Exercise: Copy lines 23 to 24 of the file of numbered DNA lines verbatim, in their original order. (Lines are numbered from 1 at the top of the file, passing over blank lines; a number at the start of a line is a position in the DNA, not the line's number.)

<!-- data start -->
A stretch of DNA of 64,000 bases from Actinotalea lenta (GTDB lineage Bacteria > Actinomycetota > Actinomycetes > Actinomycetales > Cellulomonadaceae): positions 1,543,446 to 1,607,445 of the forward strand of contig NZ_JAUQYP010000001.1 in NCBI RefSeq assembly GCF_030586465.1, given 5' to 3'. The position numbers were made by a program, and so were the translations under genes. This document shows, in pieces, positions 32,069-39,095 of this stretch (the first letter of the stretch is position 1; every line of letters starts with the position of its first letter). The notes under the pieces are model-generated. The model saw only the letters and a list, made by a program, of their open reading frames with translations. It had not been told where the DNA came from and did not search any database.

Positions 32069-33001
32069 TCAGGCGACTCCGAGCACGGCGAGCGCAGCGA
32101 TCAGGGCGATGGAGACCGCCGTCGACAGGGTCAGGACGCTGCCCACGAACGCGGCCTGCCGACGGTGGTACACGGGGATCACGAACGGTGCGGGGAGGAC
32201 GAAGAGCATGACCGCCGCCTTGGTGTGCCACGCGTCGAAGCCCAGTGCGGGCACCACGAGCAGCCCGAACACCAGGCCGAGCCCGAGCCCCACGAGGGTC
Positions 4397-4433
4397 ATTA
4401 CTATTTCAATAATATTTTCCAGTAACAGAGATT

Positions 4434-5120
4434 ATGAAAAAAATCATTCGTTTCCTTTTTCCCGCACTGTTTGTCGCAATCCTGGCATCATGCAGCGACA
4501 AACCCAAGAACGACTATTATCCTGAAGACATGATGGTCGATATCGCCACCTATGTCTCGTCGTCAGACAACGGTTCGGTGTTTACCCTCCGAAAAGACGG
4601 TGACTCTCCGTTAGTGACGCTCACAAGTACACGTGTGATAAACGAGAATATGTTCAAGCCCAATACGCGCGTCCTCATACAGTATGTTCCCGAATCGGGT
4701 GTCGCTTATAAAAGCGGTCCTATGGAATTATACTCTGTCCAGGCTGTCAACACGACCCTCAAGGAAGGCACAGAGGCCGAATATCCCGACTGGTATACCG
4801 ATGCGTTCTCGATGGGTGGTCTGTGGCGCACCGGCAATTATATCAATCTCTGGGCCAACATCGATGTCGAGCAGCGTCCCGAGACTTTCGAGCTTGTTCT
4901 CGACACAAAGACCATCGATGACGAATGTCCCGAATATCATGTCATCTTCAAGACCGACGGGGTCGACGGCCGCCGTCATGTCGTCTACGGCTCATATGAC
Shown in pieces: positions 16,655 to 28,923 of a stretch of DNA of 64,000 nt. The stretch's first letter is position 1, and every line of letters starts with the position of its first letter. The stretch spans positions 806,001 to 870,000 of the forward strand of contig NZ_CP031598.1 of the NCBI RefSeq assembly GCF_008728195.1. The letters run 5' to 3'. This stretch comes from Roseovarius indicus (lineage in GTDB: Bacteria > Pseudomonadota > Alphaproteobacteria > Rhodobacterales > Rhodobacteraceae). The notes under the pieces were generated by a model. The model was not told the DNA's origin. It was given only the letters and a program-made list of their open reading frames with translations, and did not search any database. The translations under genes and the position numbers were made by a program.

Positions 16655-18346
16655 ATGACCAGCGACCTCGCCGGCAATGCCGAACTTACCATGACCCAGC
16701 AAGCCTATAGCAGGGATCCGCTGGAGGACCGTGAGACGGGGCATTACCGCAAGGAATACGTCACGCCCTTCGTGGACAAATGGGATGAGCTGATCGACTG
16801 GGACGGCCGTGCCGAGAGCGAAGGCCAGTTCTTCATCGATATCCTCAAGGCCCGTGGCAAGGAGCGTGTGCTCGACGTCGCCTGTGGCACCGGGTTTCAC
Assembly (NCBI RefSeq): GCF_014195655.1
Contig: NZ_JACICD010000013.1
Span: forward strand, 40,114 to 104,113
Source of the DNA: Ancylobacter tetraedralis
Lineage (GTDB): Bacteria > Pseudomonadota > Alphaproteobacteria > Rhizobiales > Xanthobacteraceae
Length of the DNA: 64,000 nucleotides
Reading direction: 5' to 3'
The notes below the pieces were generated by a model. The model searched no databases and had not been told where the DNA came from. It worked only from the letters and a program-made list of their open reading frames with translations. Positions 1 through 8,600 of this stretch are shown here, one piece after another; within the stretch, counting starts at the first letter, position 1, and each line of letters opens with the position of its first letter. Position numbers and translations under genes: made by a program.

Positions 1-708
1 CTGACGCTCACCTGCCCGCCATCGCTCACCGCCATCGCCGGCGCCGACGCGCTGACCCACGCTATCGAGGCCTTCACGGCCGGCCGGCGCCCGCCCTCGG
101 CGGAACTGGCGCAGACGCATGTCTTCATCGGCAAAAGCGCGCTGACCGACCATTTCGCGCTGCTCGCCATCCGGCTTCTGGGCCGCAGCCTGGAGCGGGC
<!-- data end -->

Span: forward strand, 40,114 to 104,113
Source of the DNA: Ancylobacter tetraedralis